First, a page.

Daily Archives: March 4, 2007

Wharton Nuggets (on Market Share, Entrepreneurship, and Grocery Purchasing Patterns)

Over the last couple of months, Knowledge @ Wharton has published three articles that caught my eye. (Well, more than three, but I felt that these three were worth blogging about.)

The first article that I am going to draw attention to is The ‘Myth of Market Share’: Can Focusing Too Much on the Competition Harm Profitability?. The article starts off by noting that it is a common practice of many companies to focus their attention on grabbing market share from their competitors, but such efforts can actually be detrimental to the firm’s profitability.

The reality is that even fifty years ago research indicated that competitive choices are often low-profit. Back in 1996, a study by Armstrong and Collopy analyzed data amassed by scholars to measure the level of competitor orientation of 20 major corporations for five nine year periods beginning in 1938 and ending in 1982 and found that competitive-oriented objectives were negatively correlated with ROI for the data. In other words, the more managers tried to be the biggest in their market, the more they harmed their own profitability. In contrast, companies whose only goal was profit maximization posted stronger returns on investment than the other firms.

The article ends by quoting Wharton Marketing Professor J. Scott Armstrong who says We’re not saying companies shouldn’t pay attention to their competitors; they might be doing reasonable things that you may also want to do … What we’re saying is that the objective should not be to try to beat your competitor. The objective should be profitability. In view of all the damage that occurs by focusing on market share, companies would be better off not measuring it. ‘Nuff said.

The next article that caught my eye was Dos and Don’ts for Entrepreneurs, from Those Who Have Actually Done It. As someone who spent the early part of their career working in a lot of start-ups, I know from extensive experience that most entrepreneur’s don’t have a clue what they’re doing. When you fail when you (a) have the best technology, (b) have more than enough money to do what you promised, or (c) have great talent across the board, or (d) have all three … something’s wrong … and it’s not with the employees.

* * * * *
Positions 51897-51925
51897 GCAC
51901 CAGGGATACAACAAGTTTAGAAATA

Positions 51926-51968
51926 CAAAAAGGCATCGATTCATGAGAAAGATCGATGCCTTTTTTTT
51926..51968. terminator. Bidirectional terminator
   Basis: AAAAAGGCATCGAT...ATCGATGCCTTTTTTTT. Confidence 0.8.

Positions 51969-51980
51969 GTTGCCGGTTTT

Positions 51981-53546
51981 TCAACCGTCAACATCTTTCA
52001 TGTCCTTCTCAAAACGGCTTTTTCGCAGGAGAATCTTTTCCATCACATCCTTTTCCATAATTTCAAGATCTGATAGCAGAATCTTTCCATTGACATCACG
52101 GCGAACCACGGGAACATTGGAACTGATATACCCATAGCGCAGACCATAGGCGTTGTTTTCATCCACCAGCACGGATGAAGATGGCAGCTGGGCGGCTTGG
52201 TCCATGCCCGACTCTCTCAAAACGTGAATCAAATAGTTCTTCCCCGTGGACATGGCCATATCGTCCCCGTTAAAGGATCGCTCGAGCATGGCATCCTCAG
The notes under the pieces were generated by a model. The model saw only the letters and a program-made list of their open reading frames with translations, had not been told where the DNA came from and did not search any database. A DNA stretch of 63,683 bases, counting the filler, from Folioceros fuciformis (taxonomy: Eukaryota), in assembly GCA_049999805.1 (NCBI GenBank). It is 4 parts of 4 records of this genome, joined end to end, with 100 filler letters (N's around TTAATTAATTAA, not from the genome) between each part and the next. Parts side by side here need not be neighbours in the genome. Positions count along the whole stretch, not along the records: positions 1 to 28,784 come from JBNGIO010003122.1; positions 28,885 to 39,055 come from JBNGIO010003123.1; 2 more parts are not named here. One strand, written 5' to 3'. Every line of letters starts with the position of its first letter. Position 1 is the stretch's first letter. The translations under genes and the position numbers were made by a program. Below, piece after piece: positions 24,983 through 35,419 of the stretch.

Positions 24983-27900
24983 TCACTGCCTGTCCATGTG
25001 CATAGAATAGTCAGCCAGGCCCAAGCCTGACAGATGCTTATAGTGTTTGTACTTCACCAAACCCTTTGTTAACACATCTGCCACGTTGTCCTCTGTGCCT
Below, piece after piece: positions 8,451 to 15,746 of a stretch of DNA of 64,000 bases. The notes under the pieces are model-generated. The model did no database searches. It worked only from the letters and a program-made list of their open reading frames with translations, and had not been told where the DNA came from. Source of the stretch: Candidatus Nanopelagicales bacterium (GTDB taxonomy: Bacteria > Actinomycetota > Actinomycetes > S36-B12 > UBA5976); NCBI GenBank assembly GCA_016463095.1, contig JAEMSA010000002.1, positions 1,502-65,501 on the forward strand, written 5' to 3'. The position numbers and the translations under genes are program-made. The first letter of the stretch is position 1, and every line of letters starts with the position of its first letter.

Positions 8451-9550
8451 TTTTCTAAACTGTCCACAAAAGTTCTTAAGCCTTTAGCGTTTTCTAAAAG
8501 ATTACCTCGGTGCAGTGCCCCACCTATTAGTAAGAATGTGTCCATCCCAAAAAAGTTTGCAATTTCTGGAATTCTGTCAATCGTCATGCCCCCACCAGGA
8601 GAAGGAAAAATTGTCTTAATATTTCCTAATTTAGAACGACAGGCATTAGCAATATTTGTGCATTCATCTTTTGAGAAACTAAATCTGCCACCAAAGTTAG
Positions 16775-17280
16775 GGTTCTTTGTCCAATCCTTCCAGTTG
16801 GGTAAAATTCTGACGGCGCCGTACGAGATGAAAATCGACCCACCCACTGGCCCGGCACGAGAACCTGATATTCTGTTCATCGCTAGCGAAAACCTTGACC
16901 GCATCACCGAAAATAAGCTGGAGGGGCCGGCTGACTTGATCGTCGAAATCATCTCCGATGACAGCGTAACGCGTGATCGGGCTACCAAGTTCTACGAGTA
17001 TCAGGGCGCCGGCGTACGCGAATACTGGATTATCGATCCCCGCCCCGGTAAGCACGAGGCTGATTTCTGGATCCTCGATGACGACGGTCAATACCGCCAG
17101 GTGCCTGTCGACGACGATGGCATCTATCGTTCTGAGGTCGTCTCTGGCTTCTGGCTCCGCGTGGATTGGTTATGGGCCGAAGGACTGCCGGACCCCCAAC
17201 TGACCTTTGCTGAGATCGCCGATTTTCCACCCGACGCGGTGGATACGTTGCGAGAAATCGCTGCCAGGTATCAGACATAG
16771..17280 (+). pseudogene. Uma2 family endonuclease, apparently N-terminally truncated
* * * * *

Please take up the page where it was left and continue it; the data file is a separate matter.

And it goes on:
Therefore, whenever someone who has a clue offers to share their advice, I thoroughly believe you should heed it. Tidbits you will take away from the article is that not every business idea needs venture capital, successful businesses solve a real problem (not a hypothetical one), disruptive technologies enable a start up to jump into a large, lucrative market where established leaders have become complacent, good entrepreneurs manage risk, and the KISS rule is always in full-force: get the prototype out as soon as possible, get feedback, and improve only where needed. Remember, a camera, mp3 player, personal organizer, web browser, etc. may be great, but sometimes you just need a phone.

The final article is The ‘Traveling Salesman’ Goes Shopping: The Efficiency of Purchasing Patterns in the Grocery Store about the application of the “Traveling Salesman Problem” to the study of the behavior of grocery shoppers.

Wharton marketing professor Peter S. Fader insists that the Traveling Salesman Problem (TSP), which seeks the shortest route available to a traveling salesman who has to visit a number of cities and then return home, closely resembles the problem faced by a typical grocery shopper who plans to purchase a certain list of items in the grocery store. To achieve the same efficiency as the salesman who meticulously plots his route, a shopper would need to know where products are located, and have a game plan on how to go about gathering the items on his list while covering as little distance as possible. However, the average shopper is quite inefficient.

What’s the goal of the research? To understand in-store behavior and how stores should place items to ( a) increase customer efficiency and ( b) increase sales. Does it affect your supply chain? Not really – unless you are in grocery retail, because more efficiency and better sales increase demand, which increases revenue, which should increase profit. But it’s still a very interesting article.